Not content to own and operate two of the highest rated restaurants in the region —namely Soup Spoon Café near downtown Lansing and Gracie’s Place in Williamston — restaurateur Nick Gavrilides recently launched a deli meat product line out of the Soup Spoon. The new venture comes with a new name, Wolfe Meats. While the splash page for the website (wolfemeats.com) dropped just last week, the business has secretly been in operation since early spring.
“We started making our own corned beef about four months ago as a test product,” Gavrilides said. “It took a little while to dial it in, but we seem to have finally found the right balance of brining and cook time. It’s absolutely the best I’ve ever had, and our customers have been ecstatic about the quality.”
Corned beef is the pink, salty benchmark by which delicatessens live or die. After getting the thumbs up from his customer base, Gavrilides and his executive chef, Jason Blastic, started experimenting with roasting. He invested in a CVap (controlled vapor) combination oven, which blends convection and steam cooking.
“The CVap allows us to cook the meat so that the textures and flavors are enhanced and the weight loss is kept to a minimum,” Gavrilides said. “We recently started serving roast turkey and roast beef, and pastrami is next on my list. Those will be the first four (Wolfe Meat products).”
All meat preparation is done at Soup Spoon, utilizing equipment and staff at the Michigan Avenue restaurant. Gavrilides said they use the highest quality ingredients they can get their hands on. He and Blastic are entirely self-taught in the art of deli meat manufacturing.
“Jason is really talented with flavors and consults with me on all the ideas,” Gavrilides said. “I’m excited to have this out there. It’s part of (my goal) of keeping the focus on being as local and artisan as we can.”
The turkeys used at Wolfe Meats are all natural and Michigan raised, and the beef comes from various local suppliers. And no, even though wolves are no longer on the endangered species list, they’re not on the menu — Wolfe Meats is just the name.
“It’s an old family name on my father-in-law’s side,” Gavrilides said. “We thought it sounded really cool, and it lends itself to a sweet logo.”
Eventually Gavrilides wants to start adding pork to the mix, including prosciutto and sausage, and he envisions a freestanding deli someday. If Wolfe Meats picks up steam, Gavrilides said he’d like to add items to the Gracie’s Place menu and possibly distribute to grocery stores. Of course, there’s also the prospect of packaging his signature soups for distribution, as well as his kitchen’s homemade sauces, but Gavrilides doesn’t want to think too far ahead.
“I want to see where the demand takes us, but I want to let this grow naturally,” he said. “You can’t rush the development process. It takes a long time to tweak each (meat) so that it’s absolutely the best it can be, which is why I started doing this in the first place. I just wasn’t getting the quality of meat I wanted, and I thought I could do better myself. I’m always trying to up the quality game.”
As demand for noninvasive cosmetic treatment services continues to grow — and the costs associated with these kinds of treatments continue to drop — aesthetic laser facilities have become a popular alternative to traditional plastic surgery. Following this trend, the Department of Surgery inside Michigan State University’s College of Human Medicine recently launched the MSU Aesthetic & Laser Treatment Center.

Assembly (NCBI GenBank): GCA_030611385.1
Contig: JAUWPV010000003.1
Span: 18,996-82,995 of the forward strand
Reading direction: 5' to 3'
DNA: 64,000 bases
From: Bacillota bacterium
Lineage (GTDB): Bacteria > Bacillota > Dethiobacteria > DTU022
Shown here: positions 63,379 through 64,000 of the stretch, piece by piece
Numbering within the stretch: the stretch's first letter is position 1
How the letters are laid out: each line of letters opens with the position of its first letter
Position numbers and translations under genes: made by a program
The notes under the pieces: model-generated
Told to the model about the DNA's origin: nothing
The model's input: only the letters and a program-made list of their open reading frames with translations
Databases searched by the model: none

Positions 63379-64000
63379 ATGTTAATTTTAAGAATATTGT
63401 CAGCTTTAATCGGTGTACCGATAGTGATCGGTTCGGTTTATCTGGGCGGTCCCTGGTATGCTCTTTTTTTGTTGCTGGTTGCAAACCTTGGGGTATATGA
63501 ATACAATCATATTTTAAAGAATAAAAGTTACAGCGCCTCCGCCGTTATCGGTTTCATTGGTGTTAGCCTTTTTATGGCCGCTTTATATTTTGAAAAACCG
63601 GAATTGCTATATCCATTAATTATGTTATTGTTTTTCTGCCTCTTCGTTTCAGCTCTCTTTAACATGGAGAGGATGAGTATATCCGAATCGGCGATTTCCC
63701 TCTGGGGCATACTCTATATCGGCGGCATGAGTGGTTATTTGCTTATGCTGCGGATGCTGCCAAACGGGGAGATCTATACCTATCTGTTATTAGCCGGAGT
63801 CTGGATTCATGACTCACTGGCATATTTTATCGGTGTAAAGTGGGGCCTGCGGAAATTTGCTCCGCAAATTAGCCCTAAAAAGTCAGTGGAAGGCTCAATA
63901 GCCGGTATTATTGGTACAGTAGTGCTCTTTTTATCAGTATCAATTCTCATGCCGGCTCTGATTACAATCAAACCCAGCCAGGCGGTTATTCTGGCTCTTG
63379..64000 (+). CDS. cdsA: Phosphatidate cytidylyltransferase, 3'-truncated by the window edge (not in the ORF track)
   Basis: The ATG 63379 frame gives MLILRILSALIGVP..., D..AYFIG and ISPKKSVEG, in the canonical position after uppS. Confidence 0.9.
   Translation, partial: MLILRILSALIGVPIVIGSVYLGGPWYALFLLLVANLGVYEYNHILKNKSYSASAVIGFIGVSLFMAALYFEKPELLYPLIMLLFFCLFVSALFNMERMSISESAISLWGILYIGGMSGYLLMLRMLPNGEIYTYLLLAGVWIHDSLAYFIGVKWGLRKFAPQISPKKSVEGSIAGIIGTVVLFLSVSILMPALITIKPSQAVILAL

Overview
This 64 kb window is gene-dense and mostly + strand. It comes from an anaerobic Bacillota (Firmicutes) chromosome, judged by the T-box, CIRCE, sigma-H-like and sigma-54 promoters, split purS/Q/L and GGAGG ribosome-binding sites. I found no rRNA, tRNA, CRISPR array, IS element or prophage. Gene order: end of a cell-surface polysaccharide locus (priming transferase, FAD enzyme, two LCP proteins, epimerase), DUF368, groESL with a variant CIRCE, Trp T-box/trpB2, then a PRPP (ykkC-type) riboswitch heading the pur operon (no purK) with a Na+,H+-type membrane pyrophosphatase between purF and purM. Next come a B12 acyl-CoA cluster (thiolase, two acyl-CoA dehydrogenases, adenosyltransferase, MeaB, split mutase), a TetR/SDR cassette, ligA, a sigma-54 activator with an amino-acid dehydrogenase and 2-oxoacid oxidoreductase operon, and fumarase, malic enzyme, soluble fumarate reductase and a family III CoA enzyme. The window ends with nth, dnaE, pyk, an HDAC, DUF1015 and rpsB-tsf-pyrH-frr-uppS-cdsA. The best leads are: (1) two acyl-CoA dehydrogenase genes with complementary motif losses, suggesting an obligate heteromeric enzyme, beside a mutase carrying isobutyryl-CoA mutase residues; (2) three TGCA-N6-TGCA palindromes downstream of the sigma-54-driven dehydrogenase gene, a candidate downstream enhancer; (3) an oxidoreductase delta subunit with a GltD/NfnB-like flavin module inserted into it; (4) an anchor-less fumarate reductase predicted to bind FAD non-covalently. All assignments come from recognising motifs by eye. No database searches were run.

Following its soft opening last week on the sixth floor of the Eyde Building, there will be a grand opening celebration 5:30 to 7:30 p.m. Aug. 11 with refreshments, product discounts and gift baskets. But the main goal, said operational coordinator Abby Albert, is to give potential clients a chance to meet the medical staff and get an inside look at the new facility.
"(The Department of Surgery) was already providing some insurance-based plastic surgery procedures, but we started to get a demand for more elective work," Albert said. "This grew out of that demand."
The site employs two full-time aestheticians, Beth Hunt and Olga Briseño, who have a combined 40 years of experience in the field. There are also three plastic surgeons dedicated to the unit, Dr. Andrew Zwyghuizen, the center’s medical director; Dr. James Clarkson, who also directs MSU’s new Wound and Hyperbaric Clinic; and Dr. Khalid Almutairi, who specializes in hand and plastic reconstructive surgery.
Albert said the “big ticket” service is Halo by Sciton, a hand-held hybrid laser that targets wrinkles and sunspots from deep beneath the skin. The center also features high-tech sounding treatments like nano-laser peels and hydrafacials, as well as more traditional services like laser hair removal and Botox. In addition to the anti-aging treatments, the center offers services for people with acne scars, hyperpigmentation, rosacea, and other types of scarring. Most facials start at $125, with more intense types of treatments running between $250 and $400.
“Many of these procedures are more preventative in nature, so we’re seeing a lot more younger people coming in to try to (ward off) the effects of aging before they really begin,” Albert said. “They’re taking proactive measures and being very careful with their skin, which goes a long way toward heading off things like skin cancer. It’s good to see young people already thinking about things like that."
MSU Aesthetics & Laser Treatment Center
4660 S. Hagadorn Road, Suite 610, East Lansing
8 a.m.-5 p.m. Monday-Friday; closed Saturday-Sunday
(517) 267-2497, cosmetic.msu.edu